I would be extremely grateful for any help in understanding this question concerning infinite sets.

Take S to be the set of real numbers from 0 to 1000.

Presumably there is a 1 to 1 function mapping S onto the set of real numbers from 0 to 10, and I expect f(x) = x/100 to be one such function.

But suppose the function was f(x) = x/n, where n is arbitrarily large?

Surely this means that the infinite set S can be mapped on to any real interval, even of infinitesimal size?

In the limit as n à ∞, would that mean that S can be mapped onto any single real number? But then it would no longer be a 1 to 1 function, but ∞ à 1?

Going the other way, the set S could have been mapped onto ever ‘wider’ subsets of the Reals, 0 to 1,000,000,000, then 0 to a googolplex, eventually 0 à ∞, or -∞,à ∞?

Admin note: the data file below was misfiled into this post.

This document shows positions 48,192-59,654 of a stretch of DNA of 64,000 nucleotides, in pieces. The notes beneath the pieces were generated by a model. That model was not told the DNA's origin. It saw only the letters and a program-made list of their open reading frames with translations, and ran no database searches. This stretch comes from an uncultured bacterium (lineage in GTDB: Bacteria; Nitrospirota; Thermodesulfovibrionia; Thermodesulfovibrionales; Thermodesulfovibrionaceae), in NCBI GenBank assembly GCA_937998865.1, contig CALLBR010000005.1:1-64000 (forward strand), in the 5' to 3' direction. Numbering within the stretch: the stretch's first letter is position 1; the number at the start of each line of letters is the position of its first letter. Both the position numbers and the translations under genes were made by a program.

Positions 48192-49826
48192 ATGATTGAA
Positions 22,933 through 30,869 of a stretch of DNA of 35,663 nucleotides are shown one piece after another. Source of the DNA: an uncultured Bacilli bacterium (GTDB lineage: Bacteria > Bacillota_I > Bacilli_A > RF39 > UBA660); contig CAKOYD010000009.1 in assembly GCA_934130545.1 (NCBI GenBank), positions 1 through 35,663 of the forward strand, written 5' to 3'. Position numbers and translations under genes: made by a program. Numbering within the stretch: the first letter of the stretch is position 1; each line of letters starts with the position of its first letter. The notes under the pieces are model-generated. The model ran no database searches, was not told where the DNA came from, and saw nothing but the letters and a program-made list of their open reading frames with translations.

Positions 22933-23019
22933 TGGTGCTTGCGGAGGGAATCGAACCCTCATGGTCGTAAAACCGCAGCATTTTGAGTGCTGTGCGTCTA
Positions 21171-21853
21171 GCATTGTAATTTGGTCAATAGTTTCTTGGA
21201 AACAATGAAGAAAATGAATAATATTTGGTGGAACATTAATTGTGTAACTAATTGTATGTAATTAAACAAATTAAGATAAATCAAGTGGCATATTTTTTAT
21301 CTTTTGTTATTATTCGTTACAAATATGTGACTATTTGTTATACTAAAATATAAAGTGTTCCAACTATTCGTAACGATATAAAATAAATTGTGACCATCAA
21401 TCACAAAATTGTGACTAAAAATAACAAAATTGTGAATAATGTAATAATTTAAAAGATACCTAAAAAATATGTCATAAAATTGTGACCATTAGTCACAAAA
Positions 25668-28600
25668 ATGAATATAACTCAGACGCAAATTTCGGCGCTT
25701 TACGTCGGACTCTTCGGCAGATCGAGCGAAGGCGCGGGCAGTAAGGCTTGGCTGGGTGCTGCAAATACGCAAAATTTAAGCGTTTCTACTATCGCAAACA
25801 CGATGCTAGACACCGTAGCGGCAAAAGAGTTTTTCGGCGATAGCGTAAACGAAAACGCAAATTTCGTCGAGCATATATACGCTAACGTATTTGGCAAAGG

Ultimately, couldn’t the entire infinite set of Reals be mapped onto an infinitesimal interval at any single chosen real number? What would happen in the limit as the interval tends to 0? Would it be as though any real number somehow ‘contains’ all real numbers? As though a point can give rise to infinity, and infinity can collapse into a point? [Would similar logic hold for complex numbers?]

If you can sort out my understanding, perhaps by pointing me in the direction of a few articles for me to read, I would be very grateful.

Thank you very much for your time.